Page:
For two years, Estelan worked the craft, working day and night in his study, moving his hands through the clay. The people of the city were marveled at his work, of the art of this potter. He not only made the most magnificent of dishes and vases, but he was a potter of forms, and he transformed the earth into faces, animals, and even elaborate scenes. His master was proud of him, and on the day when his apprenticeship was over, many came to him for his employment in their stead.

One man, an old man with two long eyes, who carried a staff of nightrock, came to the apprenticeship ceremony. His name was Khaliel Adan, and he was one of the prestigious Sages of Junis, the goddess who governed over the beasts. He was a Master of the Library of Dinah, and he wanted to have Estelan in his work to sculpt the new annex to the library, which was to contain images of the entire pantheon. He spoke to the master potter in a whisper, and the master potter’s eyes lit up with happiness. And so Estelan became the new sculptor at the Library of Dinah, and this news spread across the whole city, for not in fifty years had another person been allowed to work inside the sacred archives.

Once inside the library, Khaliel Adan spoke to Estelan: “You have the art within you, my boy.”

Estelan said: “Yes, but that is not why you have brought me here, is it?”

Khaliel smiled. “You are very wise for someone so young in the world, Prince Estelan.”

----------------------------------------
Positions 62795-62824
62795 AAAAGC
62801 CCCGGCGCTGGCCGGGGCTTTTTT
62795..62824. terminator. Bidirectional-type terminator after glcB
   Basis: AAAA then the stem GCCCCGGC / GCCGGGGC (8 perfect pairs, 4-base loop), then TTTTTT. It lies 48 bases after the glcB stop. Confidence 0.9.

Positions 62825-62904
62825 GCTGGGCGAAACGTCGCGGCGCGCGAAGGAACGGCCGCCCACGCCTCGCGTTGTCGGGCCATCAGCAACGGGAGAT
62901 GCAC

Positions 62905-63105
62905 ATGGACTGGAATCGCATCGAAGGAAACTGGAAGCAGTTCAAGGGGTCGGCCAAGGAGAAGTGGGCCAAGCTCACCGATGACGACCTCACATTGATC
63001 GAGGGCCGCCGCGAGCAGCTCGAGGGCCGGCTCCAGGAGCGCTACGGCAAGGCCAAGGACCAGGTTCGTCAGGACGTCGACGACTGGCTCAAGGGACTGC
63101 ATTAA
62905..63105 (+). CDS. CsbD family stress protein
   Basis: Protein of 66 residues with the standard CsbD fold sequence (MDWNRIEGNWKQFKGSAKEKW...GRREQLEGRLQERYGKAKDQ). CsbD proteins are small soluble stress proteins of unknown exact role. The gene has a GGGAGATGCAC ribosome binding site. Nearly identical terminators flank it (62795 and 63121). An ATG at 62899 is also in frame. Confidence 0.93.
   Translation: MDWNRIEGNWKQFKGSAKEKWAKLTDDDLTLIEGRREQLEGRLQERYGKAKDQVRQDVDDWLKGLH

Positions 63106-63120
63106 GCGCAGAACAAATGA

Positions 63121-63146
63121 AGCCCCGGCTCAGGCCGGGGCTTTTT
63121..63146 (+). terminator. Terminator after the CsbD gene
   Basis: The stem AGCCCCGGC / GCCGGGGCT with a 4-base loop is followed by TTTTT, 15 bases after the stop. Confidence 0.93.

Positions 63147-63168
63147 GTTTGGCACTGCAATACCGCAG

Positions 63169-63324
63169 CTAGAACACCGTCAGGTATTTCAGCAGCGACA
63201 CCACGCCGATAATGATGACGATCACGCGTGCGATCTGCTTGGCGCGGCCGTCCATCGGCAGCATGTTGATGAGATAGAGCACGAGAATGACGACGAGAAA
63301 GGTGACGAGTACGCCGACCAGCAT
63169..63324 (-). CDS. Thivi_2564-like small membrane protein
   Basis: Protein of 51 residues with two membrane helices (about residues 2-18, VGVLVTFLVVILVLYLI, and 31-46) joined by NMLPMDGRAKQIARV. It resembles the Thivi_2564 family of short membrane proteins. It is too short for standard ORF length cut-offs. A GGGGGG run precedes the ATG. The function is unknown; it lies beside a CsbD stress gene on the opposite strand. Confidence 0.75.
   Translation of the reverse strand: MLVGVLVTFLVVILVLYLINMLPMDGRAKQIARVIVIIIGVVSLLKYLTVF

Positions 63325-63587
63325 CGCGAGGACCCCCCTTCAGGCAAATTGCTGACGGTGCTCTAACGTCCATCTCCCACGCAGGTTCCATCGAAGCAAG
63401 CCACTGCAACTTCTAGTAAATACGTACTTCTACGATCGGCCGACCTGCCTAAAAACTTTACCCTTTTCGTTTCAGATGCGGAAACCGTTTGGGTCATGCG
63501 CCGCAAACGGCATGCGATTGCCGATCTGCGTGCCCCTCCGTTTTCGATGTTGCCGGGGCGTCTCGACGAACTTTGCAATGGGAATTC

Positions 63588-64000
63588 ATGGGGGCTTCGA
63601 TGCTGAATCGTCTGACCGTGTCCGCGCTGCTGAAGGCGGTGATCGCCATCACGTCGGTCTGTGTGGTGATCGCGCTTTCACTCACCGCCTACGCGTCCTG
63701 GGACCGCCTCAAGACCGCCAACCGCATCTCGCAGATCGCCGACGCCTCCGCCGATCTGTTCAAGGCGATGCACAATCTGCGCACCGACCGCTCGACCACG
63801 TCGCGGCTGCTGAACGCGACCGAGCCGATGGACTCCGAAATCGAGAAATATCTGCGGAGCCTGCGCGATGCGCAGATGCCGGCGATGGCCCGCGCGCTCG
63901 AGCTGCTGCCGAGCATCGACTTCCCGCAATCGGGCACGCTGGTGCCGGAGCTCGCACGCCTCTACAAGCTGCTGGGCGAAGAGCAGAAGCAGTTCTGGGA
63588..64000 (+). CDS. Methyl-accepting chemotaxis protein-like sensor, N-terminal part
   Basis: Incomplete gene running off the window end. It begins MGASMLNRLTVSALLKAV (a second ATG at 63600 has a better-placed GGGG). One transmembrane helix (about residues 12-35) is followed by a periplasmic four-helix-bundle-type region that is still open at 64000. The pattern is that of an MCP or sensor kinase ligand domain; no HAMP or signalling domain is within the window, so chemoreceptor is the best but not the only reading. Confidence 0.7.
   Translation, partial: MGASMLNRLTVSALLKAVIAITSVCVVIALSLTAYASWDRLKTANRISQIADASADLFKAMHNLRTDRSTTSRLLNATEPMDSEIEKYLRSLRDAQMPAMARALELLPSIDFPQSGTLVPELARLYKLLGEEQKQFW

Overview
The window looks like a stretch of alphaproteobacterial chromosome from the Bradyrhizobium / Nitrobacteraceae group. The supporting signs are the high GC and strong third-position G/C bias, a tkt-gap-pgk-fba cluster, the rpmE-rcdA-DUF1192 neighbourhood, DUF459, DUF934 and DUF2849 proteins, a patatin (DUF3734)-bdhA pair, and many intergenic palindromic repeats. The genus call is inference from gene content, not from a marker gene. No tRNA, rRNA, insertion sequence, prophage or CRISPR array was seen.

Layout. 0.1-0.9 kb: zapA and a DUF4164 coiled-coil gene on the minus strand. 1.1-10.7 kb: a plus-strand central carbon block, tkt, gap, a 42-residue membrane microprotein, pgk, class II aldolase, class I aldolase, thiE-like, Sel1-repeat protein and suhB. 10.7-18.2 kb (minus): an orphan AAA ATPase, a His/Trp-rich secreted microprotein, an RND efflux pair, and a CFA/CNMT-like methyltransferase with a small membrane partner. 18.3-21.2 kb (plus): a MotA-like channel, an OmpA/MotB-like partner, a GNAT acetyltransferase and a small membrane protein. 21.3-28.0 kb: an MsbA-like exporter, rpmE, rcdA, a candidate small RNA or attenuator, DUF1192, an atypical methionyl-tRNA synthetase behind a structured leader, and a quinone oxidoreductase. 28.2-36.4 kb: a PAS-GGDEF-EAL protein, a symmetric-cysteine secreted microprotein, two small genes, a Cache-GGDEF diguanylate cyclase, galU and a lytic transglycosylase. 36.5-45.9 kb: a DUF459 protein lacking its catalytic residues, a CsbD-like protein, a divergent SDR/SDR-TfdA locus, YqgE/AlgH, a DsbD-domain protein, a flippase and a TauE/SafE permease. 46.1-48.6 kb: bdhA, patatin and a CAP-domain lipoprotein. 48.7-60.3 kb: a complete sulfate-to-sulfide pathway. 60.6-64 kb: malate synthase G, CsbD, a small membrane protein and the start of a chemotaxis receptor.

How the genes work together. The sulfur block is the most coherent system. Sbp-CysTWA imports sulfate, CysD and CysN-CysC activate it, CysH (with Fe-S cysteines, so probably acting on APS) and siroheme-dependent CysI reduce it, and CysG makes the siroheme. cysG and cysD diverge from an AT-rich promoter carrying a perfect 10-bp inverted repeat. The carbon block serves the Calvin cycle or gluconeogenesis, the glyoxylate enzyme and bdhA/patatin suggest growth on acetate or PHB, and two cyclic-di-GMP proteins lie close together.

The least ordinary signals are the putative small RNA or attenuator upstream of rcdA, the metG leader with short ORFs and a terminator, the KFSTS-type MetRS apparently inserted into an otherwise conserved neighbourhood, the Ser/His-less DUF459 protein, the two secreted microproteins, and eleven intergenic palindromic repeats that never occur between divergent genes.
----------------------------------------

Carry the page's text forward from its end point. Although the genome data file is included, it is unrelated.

And Estelan had the look of a man who would plunge a dagger in his heart if he had it. “How do you know my heritage!” he demanded.

“Ah, it is not so difficult, one being like me,” Khaliel replied.

“What is the true purpose for which you have brought me?” asked Estelan.

Khaliel lost his smile, looked Estelan deep into his eyes, and said: “You have the gift, my son, and I aim to teach you.”

Estelan gasped at this, for this was the very meaning of heresy. “That has been outlawed for many, many years, sorcerer.”

“Please, please,” said Khaliel. “It is not such a bad thing, and there is much you can learn from me.”

Estelan shook his head. “It was the arts that took my father from me, and I have sworn since that day to never be at the mercy of sorcery. Besides, if anyone knew, you would be killed immediately. So do not tempt me.”

Khaliel laughed. “It seems we are in a situation, Prince Estelan.”